A second view sees the Father as eternally bestowing independent life or aseity upon the Son, in Carson’s words, as an “eternal grant” (a.k.a. eternal generation). By arguing thus, the Son is ontologically “of the Father,” begotten or generated by him, yet not created or made. The rubric “begotten not made” (or some close equivalent) has been a part of the Christian tradition since the 3rd century, and has appeared in nearly every major creed since Nicaea. This rubric was a hedge against Arianism and is considered part of the orthodox tradition. By it the three persons of the Godhead are presented as wholly and eternally God, equal in essence and authority.

A third view argues that this passage does not speak at all to ontological relationships within the Trinity, but rather to matters of economy or function. It sees the Father bestowing on the Son the privilege of granting life to whomever he is pleased to give it. The NLT projects this interpretation in its translation: “The Father has life in himself, and he has granted that same life-giving power to his Son.” As such, the Father is granting the Son functional authority to grant life, just as he grants him the functional authority to judge in verse 27.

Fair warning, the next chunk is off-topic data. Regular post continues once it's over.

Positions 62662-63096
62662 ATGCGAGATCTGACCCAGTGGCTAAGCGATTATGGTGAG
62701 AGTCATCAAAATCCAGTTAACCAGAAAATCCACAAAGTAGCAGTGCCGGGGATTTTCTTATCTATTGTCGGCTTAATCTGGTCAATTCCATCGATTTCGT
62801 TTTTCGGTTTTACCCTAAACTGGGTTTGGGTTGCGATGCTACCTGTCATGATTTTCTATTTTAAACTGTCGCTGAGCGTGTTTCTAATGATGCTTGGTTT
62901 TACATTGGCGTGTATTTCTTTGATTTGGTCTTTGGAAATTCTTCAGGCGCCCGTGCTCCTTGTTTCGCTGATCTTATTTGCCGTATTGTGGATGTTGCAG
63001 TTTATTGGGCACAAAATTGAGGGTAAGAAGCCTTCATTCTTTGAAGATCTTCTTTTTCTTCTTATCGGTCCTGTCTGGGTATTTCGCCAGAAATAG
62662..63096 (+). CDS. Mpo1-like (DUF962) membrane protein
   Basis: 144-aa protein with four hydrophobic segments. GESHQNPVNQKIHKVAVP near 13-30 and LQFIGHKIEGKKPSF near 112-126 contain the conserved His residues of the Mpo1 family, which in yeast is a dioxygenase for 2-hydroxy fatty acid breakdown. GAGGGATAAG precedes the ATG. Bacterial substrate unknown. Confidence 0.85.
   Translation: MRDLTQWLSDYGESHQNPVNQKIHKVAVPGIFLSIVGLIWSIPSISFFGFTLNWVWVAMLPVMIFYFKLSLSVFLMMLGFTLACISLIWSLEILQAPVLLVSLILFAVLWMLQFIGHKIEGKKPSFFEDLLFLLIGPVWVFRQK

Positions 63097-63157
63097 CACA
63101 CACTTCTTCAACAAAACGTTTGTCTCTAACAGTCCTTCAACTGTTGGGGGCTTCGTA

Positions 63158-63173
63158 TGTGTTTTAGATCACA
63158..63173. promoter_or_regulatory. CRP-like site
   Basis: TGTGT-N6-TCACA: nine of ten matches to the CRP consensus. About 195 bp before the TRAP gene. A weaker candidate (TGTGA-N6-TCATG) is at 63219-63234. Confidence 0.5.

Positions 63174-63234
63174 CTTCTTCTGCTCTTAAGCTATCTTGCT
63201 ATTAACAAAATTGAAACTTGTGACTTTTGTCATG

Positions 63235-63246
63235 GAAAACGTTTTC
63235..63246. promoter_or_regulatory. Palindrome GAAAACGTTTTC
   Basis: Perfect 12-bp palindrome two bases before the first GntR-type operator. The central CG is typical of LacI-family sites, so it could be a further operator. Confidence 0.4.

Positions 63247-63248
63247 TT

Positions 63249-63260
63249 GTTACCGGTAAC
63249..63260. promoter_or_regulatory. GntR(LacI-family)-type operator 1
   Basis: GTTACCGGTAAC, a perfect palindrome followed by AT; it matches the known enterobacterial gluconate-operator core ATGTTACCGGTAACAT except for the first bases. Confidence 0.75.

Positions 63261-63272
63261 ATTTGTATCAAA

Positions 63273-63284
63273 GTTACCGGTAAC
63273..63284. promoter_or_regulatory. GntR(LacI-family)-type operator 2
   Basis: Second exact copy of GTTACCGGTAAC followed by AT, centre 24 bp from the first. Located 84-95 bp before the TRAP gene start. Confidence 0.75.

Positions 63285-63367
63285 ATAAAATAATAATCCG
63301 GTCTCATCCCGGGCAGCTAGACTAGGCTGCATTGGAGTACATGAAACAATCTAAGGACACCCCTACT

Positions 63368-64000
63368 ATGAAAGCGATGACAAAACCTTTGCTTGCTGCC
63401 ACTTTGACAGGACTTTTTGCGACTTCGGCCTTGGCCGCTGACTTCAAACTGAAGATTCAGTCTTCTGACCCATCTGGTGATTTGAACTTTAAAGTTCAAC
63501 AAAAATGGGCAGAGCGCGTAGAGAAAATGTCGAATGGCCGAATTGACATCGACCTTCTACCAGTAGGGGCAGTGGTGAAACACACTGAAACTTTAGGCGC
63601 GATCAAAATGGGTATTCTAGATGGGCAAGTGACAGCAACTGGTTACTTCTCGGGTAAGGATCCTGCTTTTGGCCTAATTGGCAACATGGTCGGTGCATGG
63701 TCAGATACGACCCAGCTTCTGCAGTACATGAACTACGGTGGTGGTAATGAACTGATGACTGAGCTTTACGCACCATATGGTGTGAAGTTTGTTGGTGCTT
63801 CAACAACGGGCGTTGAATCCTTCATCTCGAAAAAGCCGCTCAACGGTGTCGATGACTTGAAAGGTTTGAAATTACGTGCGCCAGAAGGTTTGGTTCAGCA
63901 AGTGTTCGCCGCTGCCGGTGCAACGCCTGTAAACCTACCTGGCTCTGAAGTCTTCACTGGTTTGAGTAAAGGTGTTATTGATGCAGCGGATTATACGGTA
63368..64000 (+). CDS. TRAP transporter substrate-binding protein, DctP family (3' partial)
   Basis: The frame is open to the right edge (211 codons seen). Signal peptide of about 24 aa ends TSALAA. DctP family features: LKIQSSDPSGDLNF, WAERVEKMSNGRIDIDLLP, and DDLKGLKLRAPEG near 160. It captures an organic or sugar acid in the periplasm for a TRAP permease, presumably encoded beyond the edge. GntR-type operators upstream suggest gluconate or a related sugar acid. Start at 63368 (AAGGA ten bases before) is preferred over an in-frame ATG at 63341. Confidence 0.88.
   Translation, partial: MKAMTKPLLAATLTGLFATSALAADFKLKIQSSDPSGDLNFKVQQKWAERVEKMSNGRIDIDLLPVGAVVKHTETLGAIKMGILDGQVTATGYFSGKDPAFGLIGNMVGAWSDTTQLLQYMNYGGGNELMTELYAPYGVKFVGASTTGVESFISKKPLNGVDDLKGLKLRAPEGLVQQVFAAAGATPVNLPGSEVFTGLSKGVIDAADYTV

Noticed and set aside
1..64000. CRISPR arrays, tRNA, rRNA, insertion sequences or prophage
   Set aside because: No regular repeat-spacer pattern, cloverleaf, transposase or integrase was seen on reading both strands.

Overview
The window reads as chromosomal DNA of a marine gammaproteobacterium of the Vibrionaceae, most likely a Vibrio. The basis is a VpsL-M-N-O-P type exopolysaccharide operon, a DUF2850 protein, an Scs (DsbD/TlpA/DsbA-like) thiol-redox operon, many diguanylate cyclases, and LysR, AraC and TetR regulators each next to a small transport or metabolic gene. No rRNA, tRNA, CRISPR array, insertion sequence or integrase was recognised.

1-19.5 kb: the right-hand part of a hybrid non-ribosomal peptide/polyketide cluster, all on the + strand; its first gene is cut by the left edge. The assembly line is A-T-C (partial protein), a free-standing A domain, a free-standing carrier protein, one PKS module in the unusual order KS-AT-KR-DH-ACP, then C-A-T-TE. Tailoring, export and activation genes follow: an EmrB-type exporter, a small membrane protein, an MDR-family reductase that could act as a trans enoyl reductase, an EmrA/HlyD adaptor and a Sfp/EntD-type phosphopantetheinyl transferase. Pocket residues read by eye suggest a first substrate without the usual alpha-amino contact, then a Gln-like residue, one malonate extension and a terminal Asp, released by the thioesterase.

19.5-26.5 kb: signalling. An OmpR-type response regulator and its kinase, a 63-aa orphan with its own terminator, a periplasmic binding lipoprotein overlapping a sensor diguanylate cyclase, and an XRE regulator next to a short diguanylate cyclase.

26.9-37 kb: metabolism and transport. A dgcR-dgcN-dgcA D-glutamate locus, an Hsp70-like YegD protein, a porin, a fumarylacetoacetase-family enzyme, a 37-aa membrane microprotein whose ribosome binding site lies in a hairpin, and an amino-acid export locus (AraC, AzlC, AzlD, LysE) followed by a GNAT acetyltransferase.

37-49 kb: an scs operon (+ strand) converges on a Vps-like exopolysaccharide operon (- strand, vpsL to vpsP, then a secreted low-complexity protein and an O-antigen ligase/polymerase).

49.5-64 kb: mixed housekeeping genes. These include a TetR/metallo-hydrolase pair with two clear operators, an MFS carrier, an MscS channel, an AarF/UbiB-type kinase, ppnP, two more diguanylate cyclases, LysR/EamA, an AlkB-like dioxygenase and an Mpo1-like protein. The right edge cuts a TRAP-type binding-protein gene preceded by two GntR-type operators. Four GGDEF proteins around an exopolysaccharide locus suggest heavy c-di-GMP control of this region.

I am convinced that the last of these views is correct, for the following reasons:

  • Contextually, John 5:26 is seated in a discussion that is functional and not ontological. The discourse begins in verse 17 as an explanation of what Christ is doing relative to what the Father is doing as a response to Christ’s appropriation of divine prerogatives earlier in the chapter. Specifically, Christ notes that the Father shares with the Son the privilege of granting life (v. 21) and also entrusts to Christ the task of judgment (v. 22). Christ then expands on this theme by describing his role in granting life to those who hear the voice of God’s Son (vv. 25–26) and further explains why he is tasked with judgment, poss. because he is “son of man” (i.e., a human and thus more suited to the role of judgment of humanity as their peer), or is “the Son of Man” (i.e., the incarnate Messiah). Christ closes the pericope with yet another restatement of his roles of granting life and judging, both functions which he carries out in subordination to the will of the Father (vv. 28–30). What I don’t see here is (1) any reason for Christ to make a sudden, technical statement about his aseity (this strikes me as a rather “out-of-the-blue” interruption), or (2) any contextual reason to think that an eternal grant is in view. Context, in fact, suggests that the Father is awarding privileges to Christ as a result of his incarnation.